Sex scandals and the regulators. What’s happening and what you need to know

9 mins

Posted on 10 Oct 2019

  • London law firm sex scandals are currently near a record high according to the FT.
  • Most recently, sexual misconduct led to a partner at a magic circle law firm receiving a £35,000 fine and being ordered to pay £200,000 in costs after the Solicitors Disciplinary Tribunal ruled he had breached SRA principles.
  • Another senior employment partner in a magic circle law firm is set to face his first Solicitors Disciplinary Tribunal hearing on 5 December 2019 following an investigation into his role drafting a controversial NDA for disgraced film producer Harvey Weinstein.
  • Below we look at the approach taken by the regulators in the legal and accountancy professions as well as the financial services industry in dealing with sexual harassment, discrimination and the misuse of NDAs.

Regulators increasing their scrutiny of sexual harassment  

In July 2019, the Government launched a consultation on how best to tackle sexual harassment at work. The Government is considering whether to introduce a statutory duty on employers to prevent harassment at work, whether to introduce protection against third party harassment and whether to extend the three month time limit for bringing discrimination and harassment claims to six months. It is also looking at whether it should extend discrimination laws to protect interns and volunteers. The consultation closed on 2 October 2019.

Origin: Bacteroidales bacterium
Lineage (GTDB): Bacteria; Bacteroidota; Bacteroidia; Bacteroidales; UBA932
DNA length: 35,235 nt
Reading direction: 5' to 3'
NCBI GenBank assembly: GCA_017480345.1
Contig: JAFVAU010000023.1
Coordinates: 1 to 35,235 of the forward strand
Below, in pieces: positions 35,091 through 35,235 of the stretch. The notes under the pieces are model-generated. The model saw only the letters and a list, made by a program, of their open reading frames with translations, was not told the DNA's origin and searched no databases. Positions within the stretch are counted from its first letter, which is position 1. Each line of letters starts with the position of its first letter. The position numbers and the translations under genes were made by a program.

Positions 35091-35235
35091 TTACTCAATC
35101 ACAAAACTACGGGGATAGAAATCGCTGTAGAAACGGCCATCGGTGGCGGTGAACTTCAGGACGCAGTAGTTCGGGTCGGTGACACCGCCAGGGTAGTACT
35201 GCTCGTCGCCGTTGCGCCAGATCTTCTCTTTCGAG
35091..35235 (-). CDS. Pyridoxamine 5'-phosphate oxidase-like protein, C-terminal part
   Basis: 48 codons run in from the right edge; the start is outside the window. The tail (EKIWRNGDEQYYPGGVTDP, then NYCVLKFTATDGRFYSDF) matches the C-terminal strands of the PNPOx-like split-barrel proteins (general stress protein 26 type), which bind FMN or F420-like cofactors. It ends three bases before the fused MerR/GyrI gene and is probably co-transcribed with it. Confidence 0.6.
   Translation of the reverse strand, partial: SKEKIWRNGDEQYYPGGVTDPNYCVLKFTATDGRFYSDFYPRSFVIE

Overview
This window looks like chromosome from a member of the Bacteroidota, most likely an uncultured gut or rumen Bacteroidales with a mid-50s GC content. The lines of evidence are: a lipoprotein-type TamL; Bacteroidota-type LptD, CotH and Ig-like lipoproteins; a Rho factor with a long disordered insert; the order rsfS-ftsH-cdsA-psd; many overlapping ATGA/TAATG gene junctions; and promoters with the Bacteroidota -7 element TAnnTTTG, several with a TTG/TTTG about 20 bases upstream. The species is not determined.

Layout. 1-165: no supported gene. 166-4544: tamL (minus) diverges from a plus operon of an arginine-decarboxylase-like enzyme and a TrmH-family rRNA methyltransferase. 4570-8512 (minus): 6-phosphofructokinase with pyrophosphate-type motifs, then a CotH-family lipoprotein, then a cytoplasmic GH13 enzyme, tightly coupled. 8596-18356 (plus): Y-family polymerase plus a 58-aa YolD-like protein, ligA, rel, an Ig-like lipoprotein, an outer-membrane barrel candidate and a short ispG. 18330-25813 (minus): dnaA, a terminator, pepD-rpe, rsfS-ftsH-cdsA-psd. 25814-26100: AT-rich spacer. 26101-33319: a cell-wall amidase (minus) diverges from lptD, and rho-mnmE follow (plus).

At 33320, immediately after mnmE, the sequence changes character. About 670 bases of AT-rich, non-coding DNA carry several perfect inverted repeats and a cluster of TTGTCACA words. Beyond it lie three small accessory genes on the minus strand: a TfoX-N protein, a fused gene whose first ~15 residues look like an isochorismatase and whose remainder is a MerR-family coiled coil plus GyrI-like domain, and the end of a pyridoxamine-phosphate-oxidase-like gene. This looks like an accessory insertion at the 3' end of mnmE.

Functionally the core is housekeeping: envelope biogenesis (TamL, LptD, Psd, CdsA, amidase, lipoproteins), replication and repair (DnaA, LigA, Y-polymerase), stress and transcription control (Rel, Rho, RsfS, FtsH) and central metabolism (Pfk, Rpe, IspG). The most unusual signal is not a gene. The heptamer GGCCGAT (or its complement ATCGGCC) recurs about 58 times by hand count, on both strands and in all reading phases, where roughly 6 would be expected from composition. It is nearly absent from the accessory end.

There are also concerns that employers are using non-disclosure agreements (NDAs) inappropriately. In June 2019, the Women and Equalities Committee published a report expressing its concerns that employers are using NDAs to avoid investigating discrimination and harassment complaints and that employers are not holding perpetrators to account. In July 2019, the Government announced measures it would be taking to prevent the misuse of NDAs. This includes legislating to ensure NDAs cannot prevent information being provided to certain people (such as the police, lawyers and doctors), requiring those drafting the agreements to make their limitations clear and requiring legal advisers advising on settlement agreements to advise on their limitations.

With the FT reporting recently that London law firm sex scandals are currently near a record high, we take the opportunity to consider the approach of different regulators across the sectors of law, financial services and accountancy. 

Law - Solicitors Regulation Authority (SRA)

Established in January 2007, the SRA is the regulator of solicitors and law firms in England and Wales. The SRA regulates more than 180,000 solicitors.

Guidance - The SRA has dedicated guidance on sexual harassment in the workplace and encourages those in the legal profession to read the Equality and Human Rights Commission guidance for employers on sexual harassment in the workplace. The guide includes a definition and examples of what sexual harassment is and sets out responsibilities as an employer, what a sexual harassment policy should include, how to put the policy into practice, how to handle sexual harassment complaints and what might amount to criminal behaviour. This is bolstered by Law Society guidance on workplace harassment and steps employers can take to prevent it. There is also a warning notice about the use of NDAs and a Law Society Practice Note about NDAs and confidentiality clauses in an employment law context.